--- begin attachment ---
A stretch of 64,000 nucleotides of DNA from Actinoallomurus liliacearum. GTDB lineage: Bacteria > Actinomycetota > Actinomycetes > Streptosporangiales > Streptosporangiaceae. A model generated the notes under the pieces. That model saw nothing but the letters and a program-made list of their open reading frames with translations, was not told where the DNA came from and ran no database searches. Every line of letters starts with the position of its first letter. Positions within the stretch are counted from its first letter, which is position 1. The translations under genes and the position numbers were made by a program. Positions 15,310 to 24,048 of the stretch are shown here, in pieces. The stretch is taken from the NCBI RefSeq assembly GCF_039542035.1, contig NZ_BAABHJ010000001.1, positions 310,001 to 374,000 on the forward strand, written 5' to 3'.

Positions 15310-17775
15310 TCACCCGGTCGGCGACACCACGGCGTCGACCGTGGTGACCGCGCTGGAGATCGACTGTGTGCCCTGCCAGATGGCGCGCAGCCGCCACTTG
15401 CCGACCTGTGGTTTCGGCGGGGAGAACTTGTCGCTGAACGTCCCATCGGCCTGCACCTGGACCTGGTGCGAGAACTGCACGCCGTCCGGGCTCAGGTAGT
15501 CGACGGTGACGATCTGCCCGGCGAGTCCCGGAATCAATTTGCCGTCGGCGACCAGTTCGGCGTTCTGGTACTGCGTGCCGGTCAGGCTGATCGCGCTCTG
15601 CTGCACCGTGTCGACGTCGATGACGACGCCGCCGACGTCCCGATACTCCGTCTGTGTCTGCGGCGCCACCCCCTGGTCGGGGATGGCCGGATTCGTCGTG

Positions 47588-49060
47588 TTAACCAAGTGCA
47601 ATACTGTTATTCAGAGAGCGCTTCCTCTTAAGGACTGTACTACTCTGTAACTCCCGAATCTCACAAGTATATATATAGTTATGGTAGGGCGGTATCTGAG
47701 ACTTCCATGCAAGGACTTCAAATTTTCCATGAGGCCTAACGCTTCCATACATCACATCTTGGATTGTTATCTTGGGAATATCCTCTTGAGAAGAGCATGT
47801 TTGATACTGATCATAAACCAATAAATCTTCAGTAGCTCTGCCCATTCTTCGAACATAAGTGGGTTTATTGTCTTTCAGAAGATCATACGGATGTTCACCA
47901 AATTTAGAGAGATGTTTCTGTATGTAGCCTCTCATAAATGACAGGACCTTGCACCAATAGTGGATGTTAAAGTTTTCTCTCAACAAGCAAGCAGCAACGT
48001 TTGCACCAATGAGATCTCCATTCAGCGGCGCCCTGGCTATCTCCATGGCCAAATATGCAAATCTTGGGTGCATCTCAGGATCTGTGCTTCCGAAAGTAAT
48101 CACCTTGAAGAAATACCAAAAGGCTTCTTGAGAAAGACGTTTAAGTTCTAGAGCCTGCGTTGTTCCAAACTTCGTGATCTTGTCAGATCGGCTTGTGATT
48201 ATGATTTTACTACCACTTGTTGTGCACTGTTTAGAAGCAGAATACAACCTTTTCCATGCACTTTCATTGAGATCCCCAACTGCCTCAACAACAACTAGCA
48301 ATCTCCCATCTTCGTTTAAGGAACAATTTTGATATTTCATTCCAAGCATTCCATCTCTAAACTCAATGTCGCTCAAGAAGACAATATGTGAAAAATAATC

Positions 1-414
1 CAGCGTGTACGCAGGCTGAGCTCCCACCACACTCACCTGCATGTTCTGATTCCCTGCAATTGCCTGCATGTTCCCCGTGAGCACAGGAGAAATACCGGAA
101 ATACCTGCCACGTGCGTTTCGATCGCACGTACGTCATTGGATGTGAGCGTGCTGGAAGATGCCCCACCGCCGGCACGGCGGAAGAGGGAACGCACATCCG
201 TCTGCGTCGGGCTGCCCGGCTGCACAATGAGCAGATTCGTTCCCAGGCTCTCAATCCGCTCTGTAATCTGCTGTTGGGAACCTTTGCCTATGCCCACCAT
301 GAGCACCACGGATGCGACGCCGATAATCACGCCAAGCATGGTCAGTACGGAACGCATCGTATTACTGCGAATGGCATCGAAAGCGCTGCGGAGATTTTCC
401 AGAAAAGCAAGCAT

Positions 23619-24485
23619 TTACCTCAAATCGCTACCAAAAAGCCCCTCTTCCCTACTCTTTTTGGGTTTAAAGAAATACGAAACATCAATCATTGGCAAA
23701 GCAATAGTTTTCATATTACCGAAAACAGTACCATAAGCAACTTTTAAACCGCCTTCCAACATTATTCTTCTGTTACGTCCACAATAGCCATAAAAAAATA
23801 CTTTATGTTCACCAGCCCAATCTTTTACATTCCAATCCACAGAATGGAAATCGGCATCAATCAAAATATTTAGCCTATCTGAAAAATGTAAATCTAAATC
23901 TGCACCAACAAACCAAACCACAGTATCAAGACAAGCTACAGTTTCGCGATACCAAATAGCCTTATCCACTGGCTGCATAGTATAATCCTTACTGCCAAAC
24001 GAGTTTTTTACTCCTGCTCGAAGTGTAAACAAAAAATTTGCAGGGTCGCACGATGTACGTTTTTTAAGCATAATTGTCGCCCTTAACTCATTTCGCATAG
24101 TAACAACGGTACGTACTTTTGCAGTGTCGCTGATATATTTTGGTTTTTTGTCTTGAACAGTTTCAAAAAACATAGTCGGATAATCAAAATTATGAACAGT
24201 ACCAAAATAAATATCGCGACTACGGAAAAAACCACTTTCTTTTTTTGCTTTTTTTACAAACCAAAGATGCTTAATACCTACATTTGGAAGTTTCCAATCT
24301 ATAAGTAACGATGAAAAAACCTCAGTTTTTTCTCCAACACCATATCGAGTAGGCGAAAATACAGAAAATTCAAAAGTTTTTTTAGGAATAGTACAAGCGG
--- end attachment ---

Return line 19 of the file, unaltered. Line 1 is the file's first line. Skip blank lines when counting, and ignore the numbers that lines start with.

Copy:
101 ATACCTGCCACGTGCGTTTCGATCGCACGTACGTCATTGGATGTGAGCGTGCTGGAAGATGCCCCACCGCCGGCACGGCGGAAGAGGGAACGCACATCCG